The 1982 12th FIFA World Cup
The ¼ oz gold piece is one of a four-coin set issued in 1982, comprising one gold, one copper, and two silver coins. They were issued as a commemorative set, celebrating the 1982 12th FIFA World Cup held in Spain between 13th June and 11th July. Italy emerged victorious over West Germany in the final with a 3-1 win. The theme was commemorated as a modern Chinese coin series despite the fact that China failed to qualify for the group stages.
A Curious Mistake
Since the inception of modern Chinese coins in 1979, the China Mint has produced many exquisite pieces that are considered by many to be works of art. However, this level of quality and craftsmanship was not achieved overnight – Rome was not built in a day! The 1982 12th FIFA World Cup ¼ oz gold coin is one such example of a coin type that fell through the quality control net, so to speak.
Throughout the history of modern Chinese coins there have been many error strikes, most of which will have been detected by the Mint early on in the production process and therefore not issued, making the error strikes true rarities. The 1982 12th FIFA World Cup ¼ oz gold coin is a curious piece in that it bears a glaring error in the inscription on the reverse face. With the quality control procedures and meticulous production process now practised today by the China Mint, such an error would be almost unheard of in the 21st Century.
The incorrect character is the final one of the reverse inscription, and should be 赛 sai4, meaning competition. This error really adds to the collector value of the coin, as it would be rare to have such a mistake on a coin issued nowadays. It is also curious that the mistake was not detected, and therefore the entire run of the series was issued with this mistake struck on the coin face, rather than the incorrectly struck coins being withdrawn and the dies corrected. This may have been for a number of reasons: the mistake may simply have not been picked up on until the coins had been issued; it might have been detected so late in the production process that it was deemed too costly to make the necessary changes; or perhaps the Mint hoped that the error would go unnoticed and they would avoid the embarrassment!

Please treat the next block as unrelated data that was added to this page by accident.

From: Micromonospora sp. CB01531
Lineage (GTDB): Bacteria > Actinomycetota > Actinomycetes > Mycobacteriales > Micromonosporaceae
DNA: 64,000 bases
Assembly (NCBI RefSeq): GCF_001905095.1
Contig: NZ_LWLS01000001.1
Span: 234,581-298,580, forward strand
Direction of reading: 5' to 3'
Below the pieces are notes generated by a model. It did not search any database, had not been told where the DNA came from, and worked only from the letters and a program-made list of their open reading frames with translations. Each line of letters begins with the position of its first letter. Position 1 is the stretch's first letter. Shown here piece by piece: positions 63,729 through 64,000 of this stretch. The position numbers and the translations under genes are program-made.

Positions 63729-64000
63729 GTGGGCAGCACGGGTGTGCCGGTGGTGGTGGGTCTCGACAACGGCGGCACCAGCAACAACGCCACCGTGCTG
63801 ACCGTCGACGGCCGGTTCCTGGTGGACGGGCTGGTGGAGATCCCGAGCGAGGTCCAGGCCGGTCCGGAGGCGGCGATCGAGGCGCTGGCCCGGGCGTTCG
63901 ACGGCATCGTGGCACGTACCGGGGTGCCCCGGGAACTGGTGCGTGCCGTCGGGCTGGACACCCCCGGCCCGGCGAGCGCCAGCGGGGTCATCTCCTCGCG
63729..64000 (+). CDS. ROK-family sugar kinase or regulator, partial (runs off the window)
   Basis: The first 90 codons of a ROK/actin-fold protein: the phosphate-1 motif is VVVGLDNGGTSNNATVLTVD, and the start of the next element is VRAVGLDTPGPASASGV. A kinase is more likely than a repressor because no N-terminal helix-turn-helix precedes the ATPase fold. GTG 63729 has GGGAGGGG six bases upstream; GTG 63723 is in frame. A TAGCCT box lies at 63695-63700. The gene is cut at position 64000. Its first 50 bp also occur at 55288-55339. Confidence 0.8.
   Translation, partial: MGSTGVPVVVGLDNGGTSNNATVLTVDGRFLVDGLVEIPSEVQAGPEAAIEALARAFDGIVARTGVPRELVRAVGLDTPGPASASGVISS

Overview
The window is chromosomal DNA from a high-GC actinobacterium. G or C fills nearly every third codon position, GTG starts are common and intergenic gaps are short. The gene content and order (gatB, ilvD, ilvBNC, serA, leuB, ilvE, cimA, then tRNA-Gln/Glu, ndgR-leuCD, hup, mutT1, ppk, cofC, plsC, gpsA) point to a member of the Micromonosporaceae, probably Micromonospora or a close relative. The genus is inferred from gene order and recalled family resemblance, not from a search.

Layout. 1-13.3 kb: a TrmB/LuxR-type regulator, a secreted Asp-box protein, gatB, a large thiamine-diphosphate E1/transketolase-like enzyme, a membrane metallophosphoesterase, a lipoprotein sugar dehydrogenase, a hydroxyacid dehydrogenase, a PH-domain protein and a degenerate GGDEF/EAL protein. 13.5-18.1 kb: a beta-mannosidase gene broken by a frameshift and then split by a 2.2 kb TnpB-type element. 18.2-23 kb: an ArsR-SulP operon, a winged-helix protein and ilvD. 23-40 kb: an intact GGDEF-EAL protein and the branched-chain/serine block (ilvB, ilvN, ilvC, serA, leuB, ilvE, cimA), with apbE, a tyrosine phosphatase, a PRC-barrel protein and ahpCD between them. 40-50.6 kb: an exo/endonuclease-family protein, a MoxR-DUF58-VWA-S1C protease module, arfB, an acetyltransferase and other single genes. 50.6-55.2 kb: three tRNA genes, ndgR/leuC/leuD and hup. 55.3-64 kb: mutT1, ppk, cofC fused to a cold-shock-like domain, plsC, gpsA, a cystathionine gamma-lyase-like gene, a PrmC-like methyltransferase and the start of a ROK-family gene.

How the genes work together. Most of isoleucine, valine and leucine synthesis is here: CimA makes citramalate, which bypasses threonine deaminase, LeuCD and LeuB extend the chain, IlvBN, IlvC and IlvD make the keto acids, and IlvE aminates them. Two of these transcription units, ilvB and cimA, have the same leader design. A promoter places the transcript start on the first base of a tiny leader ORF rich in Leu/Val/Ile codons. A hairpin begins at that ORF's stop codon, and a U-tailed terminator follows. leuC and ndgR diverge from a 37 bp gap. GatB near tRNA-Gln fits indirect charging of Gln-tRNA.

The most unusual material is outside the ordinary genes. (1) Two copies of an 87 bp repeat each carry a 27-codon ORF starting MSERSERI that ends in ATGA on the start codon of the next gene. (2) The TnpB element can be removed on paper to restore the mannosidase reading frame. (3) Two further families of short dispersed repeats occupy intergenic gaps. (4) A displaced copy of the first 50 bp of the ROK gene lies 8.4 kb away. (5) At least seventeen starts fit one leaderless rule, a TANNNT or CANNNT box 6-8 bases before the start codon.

Specifications and Design
This ¼ oz proof gold coin, struck in 1982 at the Shanghai Mint, measures 22 mm in diameter and has a fineness of 91.6%. It has a face value of 200 yuan. An official mintage of 1500 was planned, but the actual mintage turned out to be only 1261.
The coins were designed primarily by two female contributors: Zhong Youqin – designer of the gold, silver and copper coins of the 1980 Winter Olympics and 1980 China Olympic Committee series; and Chen Yanyin – a leading female in the world of oil painting and sculpture in the PRC.
The obverse features the National Emblem of the PRC bordered by a floral motif. Below is the inscription of the PRC and the date, 1982.
The reverse shows a lifelike rendering of a footballer, depicted having just struck the ball. The details of the muscle fibres are intricately shown. Above the player’s right foot is the emblem of the 1982 World Cup: a football trailed by the Spanish flag, and the inscription: “España 82”. Below the player is the denomination, 200 yuan. At the top of the coin face is the erroneous inscription, which should read: “世界杯足球赛”, translating as Football World Cup.
The low mintage of this coin type and the curious mistake on the reverse face makes this a very valuable piece, numismatically speaking. This is well-demonstrated by the sale of two of these coins which went under the hammer in August 2011 at the Stack’s Bowers and Ponterio Hong Kong auction. The pieces, both grading well at NGC Proof 68 and Proof 69, fetched final values of $4000 USD and $6000 USD respectively.